The Truth About How Much It Costs To Live In Costa Rica

casado y chilero - photo by Mary B. Thorman

When I tell people that my family lives in Costa Rica, they often respond with things like, “Yeah, I hear it’s really cheap there.”.

No, it’s not.

Overall, the cost of living is a bit lower than in the US. And you can live cheaply if you’re frugal and don’t mind a very basic lifestyle. But if you want the amenities that you have back home, you’ll be spending at least 60% of your usual budget, and possibly much, much more.

What Can You Live Without?

To explain, let’s start with how Ticos (Costa Ricans) live. Air conditioning, heating, hot water heaters and dryers are almost unheard of. You’ll be hard pressed to find lawn mowers, sprinkler systems, hot tubs or exercise machines.

Diets tend to be very simple. Almost everyone eats rice & beans with some sort of protein at lunch and dinner, and often, breakfast as well. For variety or special occasions, there’s fried chicken, pasta, pizza and pastries… but they’re pricier.

Gringos generally want more. Specialty items come with a painful price tag. In the southern zone (usually the cheapest place to live), a small bottle of Kikomen soy sauce will cost you around $8. A can of tofu (yes, “can”) costs over $4. If you want to eat cheap, eat like a Tico.

Does Owning A Car Make Sense?

Automotive costs are much higher than in the US. If you can get around by taxi and public transit instead, do it. Trade.gov says, “In short, about half the final price of a car in Costa Rica is comprised of a cascade of internal taxes.” Gas is also more expensive.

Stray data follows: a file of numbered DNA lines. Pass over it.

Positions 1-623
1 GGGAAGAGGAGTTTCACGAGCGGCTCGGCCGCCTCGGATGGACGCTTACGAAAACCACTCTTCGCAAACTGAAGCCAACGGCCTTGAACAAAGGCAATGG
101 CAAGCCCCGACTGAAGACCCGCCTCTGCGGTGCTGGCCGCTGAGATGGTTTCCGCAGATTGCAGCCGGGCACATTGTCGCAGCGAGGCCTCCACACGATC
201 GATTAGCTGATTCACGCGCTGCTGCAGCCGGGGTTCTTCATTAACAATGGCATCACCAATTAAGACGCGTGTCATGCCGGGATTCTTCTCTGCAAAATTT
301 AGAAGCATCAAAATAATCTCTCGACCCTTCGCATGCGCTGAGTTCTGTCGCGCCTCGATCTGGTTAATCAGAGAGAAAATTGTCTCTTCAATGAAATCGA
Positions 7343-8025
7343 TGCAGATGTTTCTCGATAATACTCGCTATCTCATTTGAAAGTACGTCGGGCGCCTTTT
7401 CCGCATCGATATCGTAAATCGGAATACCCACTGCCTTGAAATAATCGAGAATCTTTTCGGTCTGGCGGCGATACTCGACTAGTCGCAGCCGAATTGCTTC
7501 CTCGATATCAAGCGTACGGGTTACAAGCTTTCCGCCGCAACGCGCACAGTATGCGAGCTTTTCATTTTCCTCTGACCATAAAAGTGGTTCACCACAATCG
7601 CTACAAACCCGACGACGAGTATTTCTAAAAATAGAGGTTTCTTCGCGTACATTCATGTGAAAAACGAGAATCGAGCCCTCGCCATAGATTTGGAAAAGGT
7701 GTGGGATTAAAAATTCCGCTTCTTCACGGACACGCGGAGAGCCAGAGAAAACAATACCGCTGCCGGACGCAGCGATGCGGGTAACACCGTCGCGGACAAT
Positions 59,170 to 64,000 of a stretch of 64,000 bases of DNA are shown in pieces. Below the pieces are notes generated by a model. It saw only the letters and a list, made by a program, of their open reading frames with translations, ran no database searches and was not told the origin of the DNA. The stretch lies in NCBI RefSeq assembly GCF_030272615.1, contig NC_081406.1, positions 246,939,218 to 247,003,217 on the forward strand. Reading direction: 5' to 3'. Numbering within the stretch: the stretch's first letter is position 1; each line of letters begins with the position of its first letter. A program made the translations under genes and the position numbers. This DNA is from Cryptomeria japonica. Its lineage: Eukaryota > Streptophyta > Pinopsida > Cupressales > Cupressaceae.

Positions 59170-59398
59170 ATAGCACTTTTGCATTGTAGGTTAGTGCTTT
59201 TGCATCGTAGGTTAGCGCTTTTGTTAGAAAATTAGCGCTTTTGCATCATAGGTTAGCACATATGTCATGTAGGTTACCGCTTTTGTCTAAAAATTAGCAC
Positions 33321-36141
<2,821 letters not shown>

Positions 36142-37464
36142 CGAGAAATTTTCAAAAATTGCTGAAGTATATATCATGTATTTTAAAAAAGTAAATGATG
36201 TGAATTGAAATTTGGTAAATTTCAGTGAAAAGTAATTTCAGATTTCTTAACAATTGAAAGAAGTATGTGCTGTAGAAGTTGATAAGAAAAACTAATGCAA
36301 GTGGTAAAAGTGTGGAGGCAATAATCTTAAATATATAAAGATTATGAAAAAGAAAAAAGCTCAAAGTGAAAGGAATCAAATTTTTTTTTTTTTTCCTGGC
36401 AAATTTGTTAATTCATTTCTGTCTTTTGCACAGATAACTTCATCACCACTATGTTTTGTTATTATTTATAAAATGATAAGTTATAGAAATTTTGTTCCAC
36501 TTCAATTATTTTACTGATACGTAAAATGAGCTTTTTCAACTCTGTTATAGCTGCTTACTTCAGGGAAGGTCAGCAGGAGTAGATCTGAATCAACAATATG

Importing your own vehicle comes with an obscene price tag. First, there’s the cost to ship it, plus the marine insurance. Then the Tico tax authorities decide its value (always higher than in the US), add the amount you paid for shipping and insurance, and then tax the total at 52-79%. This is all before registration, inspection, driver’s license and liability insurance, all of which can be a bureaucratic nightmare.

How Much Will Utilities Cost?

Utilities are higher than you might expect, though it depends on your location. For example, here’s the August 2016 costs for 2 people in a rural, 1,800sf house. The house has no air conditioning, heating, hot water heater, dryer or electric stove. The electric bill was still $69. The monthly ADSL internet (at a slow 191kbps) was $29.

Bright spots were mobile phone service ($18 a month), and water ($17). Keep in mind that the water bill didn’t include sewer, because rural residents must have a septic system. It also didn’t include recycling or garbage pickup. There’s no recycling service, and the trash pickup is once a week, from two large containers for the entire neighborhood. It’s paid annually, and is a bargain.

Bottom line… You can live more cheaply anywhere else in Central America, and some countries offer generous incentives to get you there. BUT you won’t get the same pura vida (pure life). Costa Rica is a beautiful, friendly, unique place. Just know what you’re getting yourself into before you bet it all!

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